The Texas statute known as the Texas Motor Vehicle Commission Code, aka TMVC Code, aka Chapter 2301, Occupations Code, turned 50 years old on April 7, 2021.1
A look-back from where the 62nd Legislature started to where the statute is today is integral to understanding the motor vehicle industry and its governance. The following discussion includes highlights of the agency’s and statute’s fiftieth anniversary.
In 1971, W.T. “Bill” Moore from Bryan, dubbed by the media as the “Bull of the Brazos,” authored S.B. 140, and L. Dean Cobb from Dumas sponsored the bill known as the Texas Motor Vehicle Commission Code in the House. It first passed the Senate on Feb. 25 with 29 Yeas and 0 Nays. The House next passed the bill, with amendments, on March 25th, with 134 Yeas and 5 Nays. Five days later, on March 30th, the Senate concurred with the House amendments, with 31 Yeas and 0 Nays.
The 62nd Legislature determined “that authority is urgently required to regulate and license” both new motor vehicle manufacturers and distributors and their representatives as well as franchised new motor vehicle dealers, and so the rule requiring bills to be read on three several days in each House was suspended. The new Act took effect on its passage – April 7, 1971.
Policy and Purpose
The 62nd Legislature’s rationale for the Texas Motor Vehicle Commission Code remains much the same today as when it was first enacted, i.e., the distribution and sale of new motor vehicles vitally affects the state’s general economy, as well as the public’s interest and welfare. Thus the state’s regulation and licensing of the industry is necessary.
A state’s interest in the relationship between the two signatories to a franchise agreement and their respective responsibilities is demonstrated by the passage of statutes governing their actions in all 50 states. Texas determined that a manufacturer produces the motor vehicle, and the franchised dealer buys, sells, services, and repairs the motor vehicle. These separate and distinct roles are upheld in the statutory framework with enforcement granted by the legislature to the agency and its board to serve the public, the consumer, the agency’s licensees, and this State.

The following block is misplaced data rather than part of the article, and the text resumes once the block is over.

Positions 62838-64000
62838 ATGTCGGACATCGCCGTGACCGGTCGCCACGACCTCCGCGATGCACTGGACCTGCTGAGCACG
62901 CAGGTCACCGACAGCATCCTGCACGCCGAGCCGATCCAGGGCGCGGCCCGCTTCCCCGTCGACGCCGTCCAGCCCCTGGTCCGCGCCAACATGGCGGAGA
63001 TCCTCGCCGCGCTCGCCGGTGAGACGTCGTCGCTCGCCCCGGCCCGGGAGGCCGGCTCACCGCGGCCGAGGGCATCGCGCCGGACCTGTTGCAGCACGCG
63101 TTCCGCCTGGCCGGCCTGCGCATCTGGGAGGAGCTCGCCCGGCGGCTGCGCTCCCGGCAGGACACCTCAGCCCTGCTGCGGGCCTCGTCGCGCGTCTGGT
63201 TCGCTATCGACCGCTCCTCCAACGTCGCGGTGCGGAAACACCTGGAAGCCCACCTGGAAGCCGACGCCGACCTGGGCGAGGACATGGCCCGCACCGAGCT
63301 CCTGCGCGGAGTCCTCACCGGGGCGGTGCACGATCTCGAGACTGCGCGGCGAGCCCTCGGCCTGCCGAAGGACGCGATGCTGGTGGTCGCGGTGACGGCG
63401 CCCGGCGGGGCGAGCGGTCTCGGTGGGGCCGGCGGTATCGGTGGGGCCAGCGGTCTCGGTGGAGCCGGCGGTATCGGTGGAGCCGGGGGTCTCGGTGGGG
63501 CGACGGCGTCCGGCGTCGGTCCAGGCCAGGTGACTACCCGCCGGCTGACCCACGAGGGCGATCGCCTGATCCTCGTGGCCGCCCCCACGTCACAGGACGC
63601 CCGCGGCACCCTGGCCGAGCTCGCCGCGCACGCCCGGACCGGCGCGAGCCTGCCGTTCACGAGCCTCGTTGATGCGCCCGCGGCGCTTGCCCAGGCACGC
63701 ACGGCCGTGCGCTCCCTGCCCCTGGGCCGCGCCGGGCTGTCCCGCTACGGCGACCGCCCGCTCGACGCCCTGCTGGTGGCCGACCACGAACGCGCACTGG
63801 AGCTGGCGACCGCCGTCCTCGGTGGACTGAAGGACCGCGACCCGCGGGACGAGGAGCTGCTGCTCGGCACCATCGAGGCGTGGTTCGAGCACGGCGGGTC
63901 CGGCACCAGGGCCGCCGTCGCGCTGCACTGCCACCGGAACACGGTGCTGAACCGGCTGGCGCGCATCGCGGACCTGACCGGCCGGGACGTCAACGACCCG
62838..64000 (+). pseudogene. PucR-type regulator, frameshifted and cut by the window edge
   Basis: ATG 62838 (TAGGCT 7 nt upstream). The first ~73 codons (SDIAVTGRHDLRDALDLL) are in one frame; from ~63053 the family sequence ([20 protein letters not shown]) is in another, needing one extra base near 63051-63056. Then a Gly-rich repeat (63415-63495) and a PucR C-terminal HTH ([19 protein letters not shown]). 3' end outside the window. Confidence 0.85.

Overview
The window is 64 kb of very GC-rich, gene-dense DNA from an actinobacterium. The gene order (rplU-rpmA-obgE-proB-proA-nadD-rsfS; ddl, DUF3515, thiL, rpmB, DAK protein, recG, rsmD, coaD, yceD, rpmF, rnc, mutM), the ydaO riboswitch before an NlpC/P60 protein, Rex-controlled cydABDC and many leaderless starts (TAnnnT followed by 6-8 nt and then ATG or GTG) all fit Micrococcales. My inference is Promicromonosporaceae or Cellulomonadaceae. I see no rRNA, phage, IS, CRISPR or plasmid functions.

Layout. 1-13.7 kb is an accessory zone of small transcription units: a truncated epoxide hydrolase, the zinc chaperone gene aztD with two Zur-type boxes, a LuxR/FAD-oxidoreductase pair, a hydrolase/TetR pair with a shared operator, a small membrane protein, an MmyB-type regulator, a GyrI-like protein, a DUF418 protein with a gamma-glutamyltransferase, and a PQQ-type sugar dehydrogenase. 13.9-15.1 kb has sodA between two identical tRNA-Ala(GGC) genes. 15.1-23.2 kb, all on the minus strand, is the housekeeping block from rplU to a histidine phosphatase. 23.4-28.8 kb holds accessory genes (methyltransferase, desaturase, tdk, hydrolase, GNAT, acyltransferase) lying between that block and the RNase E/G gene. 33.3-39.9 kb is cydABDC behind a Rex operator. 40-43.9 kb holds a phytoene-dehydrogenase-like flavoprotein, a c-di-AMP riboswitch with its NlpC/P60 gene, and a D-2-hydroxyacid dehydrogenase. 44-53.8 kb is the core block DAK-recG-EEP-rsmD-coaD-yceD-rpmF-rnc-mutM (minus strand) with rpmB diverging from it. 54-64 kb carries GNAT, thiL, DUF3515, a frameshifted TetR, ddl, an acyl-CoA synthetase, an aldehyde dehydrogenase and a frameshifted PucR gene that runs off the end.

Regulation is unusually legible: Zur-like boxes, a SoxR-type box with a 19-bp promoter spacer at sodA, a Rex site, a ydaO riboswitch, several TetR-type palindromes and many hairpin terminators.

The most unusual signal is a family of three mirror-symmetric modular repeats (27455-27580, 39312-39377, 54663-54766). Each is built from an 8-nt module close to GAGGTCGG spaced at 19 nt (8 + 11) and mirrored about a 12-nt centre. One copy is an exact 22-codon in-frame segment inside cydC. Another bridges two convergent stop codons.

In 1995, independent motor vehicle dealers were added to the code. The policy and purpose provision was amended so that the distribution and sale of new and used motor vehicles are now enforceable by the agency.2
Commission & Board Members
Throughout its tenure, the agency has been: a stand-alone agency, an independent entity within the Texas Department of Transportation, a division within the department, and again, a stand-alone agency. And, the board has gone from six to nine members with member alterations along the way.
As originally constructed, the Texas Motor Vehicle Commission was a six-member commission appointed by the Governor with the advice and consent of the Senate. Two members were public, and four of the six members were franchised dealers with a minimum of 10 years’ experience. No two dealers franchised by the same manufacturer or distributor were eligible for appointment.3
The commission grew to nine members in 1979, with five dealer members and four public members. In 1987, the commission returned to six members; however, the members4 were now all public members.5
The agency became a part of the Texas Department of Transportation in 1997, and the board, although within the Texas Department of Transportation, was an independent entity within the department to conduct policy and regulatory functions and duties, including carrying out the functions and duties of the Act. In that same session, the legislature increased the board to nine members: two dealers, at least one franchised dealer, and one licensed manufacturer or distributor representative.6
A repeal of the board occurred in the 79th Legislature, and the Texas Department of Motor Vehicles became a division within the Texas Department of Transportation in 2005.7
The current agency, the Texas Department of Motor Vehicles, with its nine-member board, was organized by the 81st Legislature, R.S. A transfer of all powers, duties, and obligations occurred from the Texas Department of Transportation, effective Sept. 1, 2009, with turnover to the board of the Texas Department of Motor Vehicles on Nov. 1, 2009.8 The legislature also conferred motor vehicle titles and registration and motor carrier responsibilities during the transfer to the newly formed Texas Department of Motor Vehicles.